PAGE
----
Traveling solo can be an entirely freeing experience during retirement. It allows you to open your mind, take your time and really appreciate all that you see. You can focus on things that make you happy, because it’s your trip. No catering to someone else’s schedule.
“I want to get up each day and do an adventure of my choosing,” said Martha O’Leary, 66, a single retired high school language teacher in Connecticut and an avid traveler. “I can spend as much time as I want in a museum, and I can spend as much time as I want connecting to other people.”
Solo travel in retirement can be both liberating and a little scary, especially if you’re going alone for the first time. With that in mind, here are some tips for making the most of your solo travel experience.
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Do your research
“I research everything before I go,” said O’Leary, who travels frequently to her favorite city, Barcelona. “The research is the fun part.”
As part of her trip planning, O’Leary follows Instagram and Facebook pages on Barcelona to learn about new museums, restaurants, exhibits and concerts. She also checks reviews of restaurants and other experiences on Tripadvisor and Yelp. An advantage of traveling solo, she notes, is you can often snag one last-minute ticket to popular events.
“I make a list of places to go, and I take it with me,” she shared. “I can look at XYZ area and know which restaurant I want to target.”
O’Leary plots out a route each morning, using Google maps and sometimes making her own maps to explore around town. She mostly uses public transportation, because it’s an opportunity to meet locals.
In addition to travel guidebooks, the websites of country and local tourist offices can be useful in trip-planning. Travel agents can also be a highly useful resource.
Consider where to stay
You may think your only option is a hotel. However, you might also consider doing a small apartment via booking sites such as Airbnb, VRBO or Booking.com. In Barcelona, O’Leary rents a small apartment and eats out at restaurants most of the time. There is also the option of cooking your own meals — which forces you to shop and interact with local vendors; that can be a fun, social experience.
Booking a bedroom in the home of a local host or staying at a bed and breakfast can ensure some social interaction. It’s my experience that hosts will deliver as many suggestions as you want about what to see and do in their city.
You will want to research the neighborhood where you plan to stay to make sure it’s safe to be out alone at night. If you’re in a hotel, as a safety precaution, ask the check-in person at the front desk not to announce your room number out loud. You don’t want to attract attention as a solo traveler.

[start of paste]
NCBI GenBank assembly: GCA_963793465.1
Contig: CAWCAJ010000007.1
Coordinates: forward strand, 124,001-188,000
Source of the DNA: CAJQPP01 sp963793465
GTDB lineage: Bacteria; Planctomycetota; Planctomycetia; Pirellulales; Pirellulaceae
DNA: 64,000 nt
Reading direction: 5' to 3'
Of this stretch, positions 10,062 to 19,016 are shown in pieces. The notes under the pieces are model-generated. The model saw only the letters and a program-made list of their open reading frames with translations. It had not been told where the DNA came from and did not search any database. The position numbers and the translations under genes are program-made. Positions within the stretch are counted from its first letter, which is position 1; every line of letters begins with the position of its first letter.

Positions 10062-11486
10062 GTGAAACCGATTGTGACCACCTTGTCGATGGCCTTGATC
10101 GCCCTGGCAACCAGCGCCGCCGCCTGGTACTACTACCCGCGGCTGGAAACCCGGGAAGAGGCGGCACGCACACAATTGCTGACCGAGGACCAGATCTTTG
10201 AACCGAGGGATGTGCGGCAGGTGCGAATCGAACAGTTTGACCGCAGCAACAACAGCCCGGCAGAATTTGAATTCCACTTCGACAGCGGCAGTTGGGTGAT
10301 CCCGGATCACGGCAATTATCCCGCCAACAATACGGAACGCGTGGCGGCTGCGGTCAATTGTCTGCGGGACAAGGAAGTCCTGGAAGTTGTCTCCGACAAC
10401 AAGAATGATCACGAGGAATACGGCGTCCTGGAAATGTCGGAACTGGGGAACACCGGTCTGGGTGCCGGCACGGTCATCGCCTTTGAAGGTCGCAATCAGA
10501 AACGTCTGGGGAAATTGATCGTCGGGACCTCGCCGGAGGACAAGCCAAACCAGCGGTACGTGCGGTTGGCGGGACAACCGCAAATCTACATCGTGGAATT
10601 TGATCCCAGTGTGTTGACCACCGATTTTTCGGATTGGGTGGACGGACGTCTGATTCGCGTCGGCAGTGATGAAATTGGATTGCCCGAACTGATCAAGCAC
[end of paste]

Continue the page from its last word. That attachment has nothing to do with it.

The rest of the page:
Related: All the time in the world: TPG’s 8 best retirement trips
Book a table for one, or not
Dining alone doesn’t need to be intimidating. Book a table near a window or outdoors so you can enjoy optimal people-watching opportunities while you wait for your meal. O’Leary brings her Kindle or smartphone to entertain her between courses.
If you want to be social, sit at the bar and order your meal there for instant camaraderie with the bartender and fellow patrons. I love sushi bars when I’m traveling alone, precisely for this purpose. If the restaurant offers a communal table, that can be a great opportunity to meet locals.
Also, don’t be shy about asking other travelers or locals you meet on the road if they might like to share a meal. There is nothing that says you need to eat alone every day.
To assure you have dining companions, you may want to connect with others online such as the local hosts at Eat With or Traveling Spoon. The Alix Experience connects women travelers and has advice on solo-friendly dining spots in big cities around the world.
That said, one of my most memorable travel meals was alone in a fancy hotel in Paris. I procured treats including caviar and Champagne at the food hall at Bon Marché, returned to my room where I put a blanket on the floor, opened the windows to my French balcony, and picnicked with views of the Champs-Élysées.
A great thing about traveling alone is that in your accommodations you won’t have to jostle over drawer space and closet space. You also don’t have to impress anyone but yourself by the way you dress (no one is going to tell you that you can’t wear shorts to dinner except maybe the restaurant’s dress code). Also, no one will remember what you wore last night.
A downside is that you must carry your own luggage. If you forget to bring something, there’s no borrowing it from your roommate.
For safety reasons, you are best to dress inconspicuously. Leave your flashy jewelry and designer handbags at home, or safely tucked away in your hotel room.